A young woman is brought into Toronto’s Sunnybrook Hospital following a traumatic head-on car crash on Highway 401. When her heart rate suddenly becomes erratic, the doctors come to the immediate diagnosis that it’s related to a pre-existing thyroid condition. Just as they’re about to treat the woman, another doctor, Don Redelmeier, stops the medical team, asks them to slow down and statistically look at other causes for her distress. If it wasn’t for his intervention, the woman’s collapsed lung would have been missed, and she most likely would have died.
This isn’t a story from a medical journal, but a scene from Michael Lewis’ new book, The Undoing Project: A Friendship That Changed Our Minds, about Israeli psychologists and behavioural economists Daniel Kahneman and Amos Tversky, who wrote groundbreaking studies about the inherent flaws in human decision-making, and why leading with your gut instead of numbers can result in critical errors in judgment.
Although Kahneman won a Nobel Prize for his research, Lewis refers to Toronto’s Redelmeier, who worked with the psychologists on several studies, as the “unsung hero” of The Undoing Project. “He was central to my ability to write this thing. He kept me interested even when I wasn’t,” says Lewis. “He’s a national treasure.”
In fact, Lewis — whose non-fiction titles The Big Short, Moneyball, and The Blind Side have been adapted into Hollywood blockbusters — envisions the scene with Redelmeier as the opening to the future film adaptation of The Undoing Project. While researching the book, the best-selling Californian author made two trips to Toronto to spend time with the doctor; a brief stint compared to the eight years he spent “chasing Kahneman,” who was initially reluctant to become Lewis’s latest subject, worried his story would dominate that of his longtime partner. Tversky died in 1996, but Lewis spent a lot of time interviewing his family and colleagues, too. “It was a story that wasn’t all in one place. Everyone had bits and pieces,” Lewis says. “The pieces were scattered across the academic world, and the academic world is everywhere. It was labour intensive.”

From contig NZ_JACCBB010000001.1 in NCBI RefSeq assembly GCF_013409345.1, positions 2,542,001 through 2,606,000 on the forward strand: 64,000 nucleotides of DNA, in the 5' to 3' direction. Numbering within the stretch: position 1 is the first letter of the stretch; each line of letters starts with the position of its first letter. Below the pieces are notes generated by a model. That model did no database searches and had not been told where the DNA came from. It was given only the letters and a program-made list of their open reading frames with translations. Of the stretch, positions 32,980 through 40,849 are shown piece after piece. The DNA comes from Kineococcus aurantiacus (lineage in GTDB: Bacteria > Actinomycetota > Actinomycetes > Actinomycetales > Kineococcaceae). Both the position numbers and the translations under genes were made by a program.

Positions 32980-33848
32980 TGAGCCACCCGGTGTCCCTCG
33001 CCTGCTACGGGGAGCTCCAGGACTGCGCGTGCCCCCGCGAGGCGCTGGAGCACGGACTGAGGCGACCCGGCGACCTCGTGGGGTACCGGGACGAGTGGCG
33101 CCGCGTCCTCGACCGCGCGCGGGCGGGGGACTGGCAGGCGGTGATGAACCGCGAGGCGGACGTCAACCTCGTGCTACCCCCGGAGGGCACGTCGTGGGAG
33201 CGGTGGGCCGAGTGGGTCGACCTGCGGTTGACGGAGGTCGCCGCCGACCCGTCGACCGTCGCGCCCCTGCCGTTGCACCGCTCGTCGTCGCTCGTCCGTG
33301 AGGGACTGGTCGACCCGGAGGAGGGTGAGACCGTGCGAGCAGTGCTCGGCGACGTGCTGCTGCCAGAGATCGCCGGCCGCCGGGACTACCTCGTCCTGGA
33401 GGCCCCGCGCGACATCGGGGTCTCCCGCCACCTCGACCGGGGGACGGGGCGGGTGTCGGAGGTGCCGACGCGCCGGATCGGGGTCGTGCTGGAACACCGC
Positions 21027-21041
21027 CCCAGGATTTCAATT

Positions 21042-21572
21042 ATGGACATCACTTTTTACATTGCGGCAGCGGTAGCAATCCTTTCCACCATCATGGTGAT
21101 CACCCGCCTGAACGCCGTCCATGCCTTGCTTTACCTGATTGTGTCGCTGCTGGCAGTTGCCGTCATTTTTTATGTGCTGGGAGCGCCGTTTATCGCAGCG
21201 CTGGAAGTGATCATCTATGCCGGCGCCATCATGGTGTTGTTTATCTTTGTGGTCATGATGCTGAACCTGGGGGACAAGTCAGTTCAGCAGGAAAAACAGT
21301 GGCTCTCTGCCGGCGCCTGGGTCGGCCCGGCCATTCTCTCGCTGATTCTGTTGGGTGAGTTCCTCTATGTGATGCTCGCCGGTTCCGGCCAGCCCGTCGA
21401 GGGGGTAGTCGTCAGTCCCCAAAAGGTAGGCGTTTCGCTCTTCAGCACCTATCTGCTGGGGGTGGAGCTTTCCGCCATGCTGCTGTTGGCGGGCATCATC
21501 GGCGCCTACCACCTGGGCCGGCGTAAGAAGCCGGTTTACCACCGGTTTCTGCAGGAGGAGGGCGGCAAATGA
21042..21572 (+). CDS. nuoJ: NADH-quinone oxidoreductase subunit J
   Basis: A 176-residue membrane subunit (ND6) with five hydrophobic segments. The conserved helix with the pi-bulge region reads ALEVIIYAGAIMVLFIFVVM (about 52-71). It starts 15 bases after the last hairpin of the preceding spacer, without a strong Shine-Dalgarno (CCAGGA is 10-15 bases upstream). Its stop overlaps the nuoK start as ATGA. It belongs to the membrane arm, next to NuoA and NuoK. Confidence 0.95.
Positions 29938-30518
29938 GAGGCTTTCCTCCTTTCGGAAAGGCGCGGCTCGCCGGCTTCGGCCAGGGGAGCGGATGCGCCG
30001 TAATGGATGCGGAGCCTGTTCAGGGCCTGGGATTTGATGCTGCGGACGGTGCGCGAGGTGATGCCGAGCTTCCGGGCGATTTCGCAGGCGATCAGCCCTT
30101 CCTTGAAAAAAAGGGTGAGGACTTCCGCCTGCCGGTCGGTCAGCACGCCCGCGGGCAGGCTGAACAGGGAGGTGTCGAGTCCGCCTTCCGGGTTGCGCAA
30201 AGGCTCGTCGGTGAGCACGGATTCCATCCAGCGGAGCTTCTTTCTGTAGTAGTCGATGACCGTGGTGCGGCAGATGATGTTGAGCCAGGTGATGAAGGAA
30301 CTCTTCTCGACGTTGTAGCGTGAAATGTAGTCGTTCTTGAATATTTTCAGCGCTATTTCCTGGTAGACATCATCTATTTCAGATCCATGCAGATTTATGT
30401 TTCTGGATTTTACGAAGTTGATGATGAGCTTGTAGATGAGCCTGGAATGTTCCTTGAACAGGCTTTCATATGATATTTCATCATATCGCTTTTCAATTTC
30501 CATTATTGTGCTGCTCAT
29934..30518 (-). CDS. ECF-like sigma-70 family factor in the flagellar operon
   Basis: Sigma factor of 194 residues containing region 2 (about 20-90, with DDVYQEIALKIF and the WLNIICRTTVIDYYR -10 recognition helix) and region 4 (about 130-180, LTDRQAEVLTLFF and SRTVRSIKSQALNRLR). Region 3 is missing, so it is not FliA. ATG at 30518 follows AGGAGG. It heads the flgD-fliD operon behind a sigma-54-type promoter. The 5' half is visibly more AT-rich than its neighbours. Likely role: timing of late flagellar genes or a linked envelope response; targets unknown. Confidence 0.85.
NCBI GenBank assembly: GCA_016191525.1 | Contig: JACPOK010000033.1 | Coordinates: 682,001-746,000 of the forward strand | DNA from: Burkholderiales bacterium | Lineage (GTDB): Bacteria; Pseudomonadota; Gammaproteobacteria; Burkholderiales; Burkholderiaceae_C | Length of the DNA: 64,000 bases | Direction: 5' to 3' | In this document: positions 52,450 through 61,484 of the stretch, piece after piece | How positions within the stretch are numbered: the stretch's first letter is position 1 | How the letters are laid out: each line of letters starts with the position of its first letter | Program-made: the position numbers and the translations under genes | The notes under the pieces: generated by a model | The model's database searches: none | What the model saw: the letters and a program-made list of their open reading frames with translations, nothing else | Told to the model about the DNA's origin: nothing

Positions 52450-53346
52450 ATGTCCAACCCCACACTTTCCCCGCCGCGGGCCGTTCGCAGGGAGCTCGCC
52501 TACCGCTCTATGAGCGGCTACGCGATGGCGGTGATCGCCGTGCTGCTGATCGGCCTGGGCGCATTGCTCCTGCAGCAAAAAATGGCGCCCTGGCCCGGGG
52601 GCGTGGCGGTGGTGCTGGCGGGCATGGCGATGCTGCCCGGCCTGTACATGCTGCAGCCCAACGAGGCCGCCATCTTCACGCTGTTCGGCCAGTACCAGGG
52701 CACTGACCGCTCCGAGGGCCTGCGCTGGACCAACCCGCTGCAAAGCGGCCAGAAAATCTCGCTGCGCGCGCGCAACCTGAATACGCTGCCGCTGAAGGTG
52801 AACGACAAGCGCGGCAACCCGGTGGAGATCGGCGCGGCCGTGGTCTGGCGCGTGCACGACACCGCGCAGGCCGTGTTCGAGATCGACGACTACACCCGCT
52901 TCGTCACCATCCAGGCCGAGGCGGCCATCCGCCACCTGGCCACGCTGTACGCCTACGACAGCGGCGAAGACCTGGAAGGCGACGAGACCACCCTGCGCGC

Lewis calls The Undoing Project an unofficial “prequel” to Moneyball, his investigative account into the Oakland Athletics’ general manager Billy Beane, and his pursuit to build a winning baseball team using computer-generated analytics. This new book opens with sports, too — here, Lewis looks at errors in the way some ill-informed NBA teams and agents have recruited basketball players based on industry-accepted stereotypes, and how Kahneman and Amos Tversky’s findings about how our minds work are still relevant, 40 years later.
Over his journalistic career, Lewis has faced some tough subjects, and gained unparalleled entry into secrete (and occasionally corrupt) worlds such as the Wall Street trading floor. In part, he credits his New Orleans upbringing and how the city’s culture — “kids are thrust into adult-like social life so thoroughly” — for his ability to convince his subjects to open up. “They shouldn’t trust me entirely, though. My duty isn’t to them, but to the story. The way I think the trust develops — such as it exists — is that my interest is the interest of someone who is sympathetic,” he says. “I wouldn’t know how to go about writing a book about someone whom I actually secretly despised.”
Kahneman and Tversky’s studies also gave Lewis caution and a renewed awareness of making assumptions in his own writing. “Once you start telling the story, it is easy to just follow the story rather than the truth. We’re storytelling animals. We’re meant to tell stories even if they’re not true. You can see patterns where they don’t exist,” he says. “You do have to be careful, and argue against your story the entire time you’re working on it. Because your story is subtly arguing for itself all along.”
Sue Carter is the editor of Quill and Quire.